Skip to content

5 unusual pieces of public art you (probably) haven't seen in Vancouver

From a "demon beaver" and "berserker rats" to an auditory experience to a baseball-and-Wordsworth themed piece, these aren't new, but may be new to you.
Clockwise from left: Peaceable Kingdom by Tom Dean; Traffic Circles by Shauna Gillies Smith; Backstop: A Stage for Wordsworth by Karen Kazmer, Mark Grady, and Todd Davis; A Long Conversation (for Oona) by Peter Gazendam.

Public art is all around us.

Many pieces in Vancouver are well-known, iconic even. The Digital Orca, the Reclining Figure in Dude Chilling Park and A-maze-ing Laughter are all examples of the accessible sculptures across the city. At the same time there are murals aplenty thanks to the annual mural festival.

These are not those. While they may be recognizable as public art, they're some combination of odd and out of the way in most cases.

In one case it's not visual art at all.

1. Peaceable Kingdom by Tom Dean

This one probably sticks out to anyone who has visited the VPL's Kensington Branch. Outside the library there's a (small) zoo's worth of animals (though they're bronze, not living).

More than a dozen individual pieces make up the piece, with a pig and python in one spot, a goat and a leopard over there, some rats with a beaver here, a bear and a child there and more.

Some are friendly, some seem worried, and some are...interacting with each other.

"Serene beasts coexist in a precarious sensual paradise," reads a portion of the city's description of the work.

The piece is supposed to evoke the idea of a paradise, but with the tension of it ending.

"It could collapse in a moment into sex and violence as a demon beaver leads berserker rats into paradise, and a giant vulture waits patiently for someone to die in paradise," reads the end of the description.

2. Traffic Circles by Shauna Gillies Smith

Garden Drive is a small residential street in the Hastings-Sunrise neighbourhood; like many such streets in Vancouver, there are several traffic circles.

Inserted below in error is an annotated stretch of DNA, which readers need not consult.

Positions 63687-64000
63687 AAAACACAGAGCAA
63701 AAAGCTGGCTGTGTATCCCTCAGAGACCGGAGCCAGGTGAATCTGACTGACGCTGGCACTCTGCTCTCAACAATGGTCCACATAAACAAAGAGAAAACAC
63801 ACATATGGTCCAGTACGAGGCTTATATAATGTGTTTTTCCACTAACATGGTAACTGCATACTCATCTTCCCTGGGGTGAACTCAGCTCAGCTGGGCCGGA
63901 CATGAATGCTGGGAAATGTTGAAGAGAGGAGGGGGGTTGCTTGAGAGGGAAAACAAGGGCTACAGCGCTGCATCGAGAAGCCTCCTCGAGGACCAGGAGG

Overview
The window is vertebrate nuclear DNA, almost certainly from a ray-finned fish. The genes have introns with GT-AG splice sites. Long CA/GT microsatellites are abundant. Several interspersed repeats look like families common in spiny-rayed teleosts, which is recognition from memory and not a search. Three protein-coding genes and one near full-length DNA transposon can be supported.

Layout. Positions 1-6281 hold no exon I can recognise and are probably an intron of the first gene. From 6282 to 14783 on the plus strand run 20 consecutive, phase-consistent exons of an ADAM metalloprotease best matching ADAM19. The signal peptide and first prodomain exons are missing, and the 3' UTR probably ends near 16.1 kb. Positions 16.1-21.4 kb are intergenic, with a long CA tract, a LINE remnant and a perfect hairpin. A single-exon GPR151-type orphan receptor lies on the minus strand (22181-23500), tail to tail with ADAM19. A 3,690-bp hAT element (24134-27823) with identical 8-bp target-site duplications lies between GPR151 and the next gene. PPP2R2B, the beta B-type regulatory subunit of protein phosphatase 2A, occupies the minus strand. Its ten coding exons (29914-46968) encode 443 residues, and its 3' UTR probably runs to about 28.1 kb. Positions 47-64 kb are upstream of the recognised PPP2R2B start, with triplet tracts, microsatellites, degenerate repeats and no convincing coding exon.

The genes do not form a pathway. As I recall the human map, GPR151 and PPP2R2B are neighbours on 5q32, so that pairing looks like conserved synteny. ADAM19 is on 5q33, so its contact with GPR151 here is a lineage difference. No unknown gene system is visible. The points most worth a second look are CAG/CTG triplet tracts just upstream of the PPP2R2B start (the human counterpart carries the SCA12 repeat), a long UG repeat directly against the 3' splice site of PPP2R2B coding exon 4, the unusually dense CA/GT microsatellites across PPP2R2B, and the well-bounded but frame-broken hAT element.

Unlike others, these three are art.

Instead of concrete circles of some sort, three large boulders (one per intersection) pose a very real barrier, with signs letting people know they should go around them.

"Rocks are objects and obstructions. They are 'super nature' and their scale and siting are what raises them beyond being just rocks," reads the artist statement on the city's website. "The context around them may be what appears strange."

3. Backstop: A Stage for Wordsworth by Karen Kazmer, Mark Grady, and Todd Davis

Installed more than 25 years ago in Cartier Park, this backstop is both a functional backstop and public art.

With the chain link fence folded back like theatre curtains and a quote from William Wordsworth, it's perhaps the only piece of public art in the city regularly used as sports infrastructure.

Oh, and the quote is:

"This city now doth like a garment wear the beauty of the morning; silent, bare, ships, towers, domes, theatres, and temples lie open upon the fields, and to the sky."

4. A Long Conversation (for Oona) by Peter Gazendam

People who spend time in the plaza next to Columbia College on Terminal Avenue may have noticed the two gigantic Pacific Banana Slugs in the middle of the area and realized it was a piece of public art.

But in fact, the two are just a small fraction, as 40 slugs populate the area, all made out of bronze. They were installed in 2017.

Given the speeds slugs move at, a long conversation seems likely.

5. Speaker A by Theatre Replacement, Vanessa Kwan

This one isn't very recognizable because there's nothing to see. In fact, one has to walk through a very specific area to experience it, as Speaker A is really a speaker. Well, three: Speaker A, Speaker B and Speaker C.

"Speaker A is a permanent sound installation that creates impact with the precise manipulation of directional sound as an auditory, ‘sculptural’ presence," reads a note from the artists.

"Each speaker retains a constantly shifting presence; each listener experiences a unique sequence of narrative and sound."